Kern U.S. Pat. No. 4,351,313 issued Sept. 28, 1982 describes and illustrates a molded refractory slab for positioning in a barbecue grill between the burner and the grill. The slab has a plurality of uniformly spaced bosses simulating coals projecting upwardly from the its top surface and an upwardly extending peripheral lip to contain grease and meat juices falling on the slab to prevent their dripping off the slab into the flame. While such a slab construction may distribute heat evenly beneath the cooking grill, it significantly obstructs the heat passing to the grill, essentially reducing the heating process to one of radiation once the slab has been sufficiently heated by the flame below. (In conventional grills, part of the heating occurs as a result of hot air, heated by the flames, rising to the cooking grill.)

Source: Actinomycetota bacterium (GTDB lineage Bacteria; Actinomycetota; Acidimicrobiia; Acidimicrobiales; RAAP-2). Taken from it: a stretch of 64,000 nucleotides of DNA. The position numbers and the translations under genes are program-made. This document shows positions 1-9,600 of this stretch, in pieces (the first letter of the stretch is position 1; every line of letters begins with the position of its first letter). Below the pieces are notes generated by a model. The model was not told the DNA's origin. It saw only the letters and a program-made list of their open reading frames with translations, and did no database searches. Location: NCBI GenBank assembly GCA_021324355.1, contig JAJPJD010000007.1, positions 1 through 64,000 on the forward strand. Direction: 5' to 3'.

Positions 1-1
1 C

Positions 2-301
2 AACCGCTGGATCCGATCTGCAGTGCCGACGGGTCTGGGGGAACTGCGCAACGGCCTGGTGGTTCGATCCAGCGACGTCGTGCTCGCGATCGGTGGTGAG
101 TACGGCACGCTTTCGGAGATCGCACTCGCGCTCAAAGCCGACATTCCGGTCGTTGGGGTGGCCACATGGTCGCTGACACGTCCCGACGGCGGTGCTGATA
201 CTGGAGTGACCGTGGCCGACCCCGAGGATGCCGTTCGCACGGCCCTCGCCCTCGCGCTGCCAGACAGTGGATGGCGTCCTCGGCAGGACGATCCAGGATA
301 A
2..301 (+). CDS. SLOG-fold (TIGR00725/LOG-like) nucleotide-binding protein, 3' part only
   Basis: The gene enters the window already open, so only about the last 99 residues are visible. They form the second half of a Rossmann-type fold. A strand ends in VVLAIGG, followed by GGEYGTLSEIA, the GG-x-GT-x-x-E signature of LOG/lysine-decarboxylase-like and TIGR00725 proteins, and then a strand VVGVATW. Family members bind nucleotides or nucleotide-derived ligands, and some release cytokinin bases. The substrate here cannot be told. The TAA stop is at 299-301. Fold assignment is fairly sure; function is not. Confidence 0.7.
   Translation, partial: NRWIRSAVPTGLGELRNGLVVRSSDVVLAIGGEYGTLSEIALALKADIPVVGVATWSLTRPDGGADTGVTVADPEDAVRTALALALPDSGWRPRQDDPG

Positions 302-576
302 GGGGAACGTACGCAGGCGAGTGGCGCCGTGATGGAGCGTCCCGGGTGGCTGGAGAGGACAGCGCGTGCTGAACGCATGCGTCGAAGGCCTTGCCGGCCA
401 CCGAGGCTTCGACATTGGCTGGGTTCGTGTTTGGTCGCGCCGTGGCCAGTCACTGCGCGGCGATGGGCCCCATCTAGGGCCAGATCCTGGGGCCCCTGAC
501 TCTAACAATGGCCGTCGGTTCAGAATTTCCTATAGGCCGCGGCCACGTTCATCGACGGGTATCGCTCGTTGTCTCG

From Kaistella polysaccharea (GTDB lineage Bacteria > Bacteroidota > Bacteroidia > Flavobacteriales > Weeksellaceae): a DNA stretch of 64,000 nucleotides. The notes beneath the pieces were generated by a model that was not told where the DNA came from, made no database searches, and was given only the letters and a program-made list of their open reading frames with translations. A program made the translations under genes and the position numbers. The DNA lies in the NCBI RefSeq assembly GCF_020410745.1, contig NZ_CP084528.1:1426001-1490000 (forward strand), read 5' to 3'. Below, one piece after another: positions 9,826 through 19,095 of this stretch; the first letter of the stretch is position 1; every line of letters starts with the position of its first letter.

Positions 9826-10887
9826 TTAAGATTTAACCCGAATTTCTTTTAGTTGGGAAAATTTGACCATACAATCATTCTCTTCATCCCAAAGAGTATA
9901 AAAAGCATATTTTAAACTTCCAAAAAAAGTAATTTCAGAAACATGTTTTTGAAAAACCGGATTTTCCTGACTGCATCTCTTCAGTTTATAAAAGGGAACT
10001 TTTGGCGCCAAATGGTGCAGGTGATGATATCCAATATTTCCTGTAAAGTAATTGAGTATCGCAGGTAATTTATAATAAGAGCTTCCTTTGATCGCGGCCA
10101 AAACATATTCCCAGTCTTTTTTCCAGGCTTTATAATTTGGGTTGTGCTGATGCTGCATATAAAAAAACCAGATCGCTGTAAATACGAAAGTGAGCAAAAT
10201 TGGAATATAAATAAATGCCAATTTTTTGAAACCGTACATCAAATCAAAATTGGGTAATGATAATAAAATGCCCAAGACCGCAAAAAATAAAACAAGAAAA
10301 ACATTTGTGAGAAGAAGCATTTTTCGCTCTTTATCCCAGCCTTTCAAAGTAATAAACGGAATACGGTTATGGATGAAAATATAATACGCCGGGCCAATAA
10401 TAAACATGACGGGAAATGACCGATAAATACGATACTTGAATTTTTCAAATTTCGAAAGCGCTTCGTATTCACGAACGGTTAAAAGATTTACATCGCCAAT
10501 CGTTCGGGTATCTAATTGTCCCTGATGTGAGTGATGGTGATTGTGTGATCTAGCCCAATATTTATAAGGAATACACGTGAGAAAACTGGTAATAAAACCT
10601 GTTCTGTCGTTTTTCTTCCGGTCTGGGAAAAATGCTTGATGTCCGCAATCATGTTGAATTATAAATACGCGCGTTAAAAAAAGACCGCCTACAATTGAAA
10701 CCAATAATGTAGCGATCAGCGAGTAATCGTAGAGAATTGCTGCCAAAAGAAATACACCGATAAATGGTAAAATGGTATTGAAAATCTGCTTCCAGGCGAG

Other patents of general background interest include U.S. Pat. No. 4,727,853 of Stephen et.al. issued Mar. 1, 1988 describing a plurality of inverted V-shaped bars acting as sear bars when placed between the grill and burner element of a barbecue by causing grease to evaporate while flowing across their inclined walls, and Canadian Pat. No. 807,390 of Rosa issued Mar. 4, 1969 which describes and illustrates a steak grill with a reversible gas-heated hot plate.
It is an object of the present invention to provide a flare reduction buffer system for barbecues which will replace conventional lava rocks and the like, and which will provide efficient, effective, even heating while reducing flare-ups.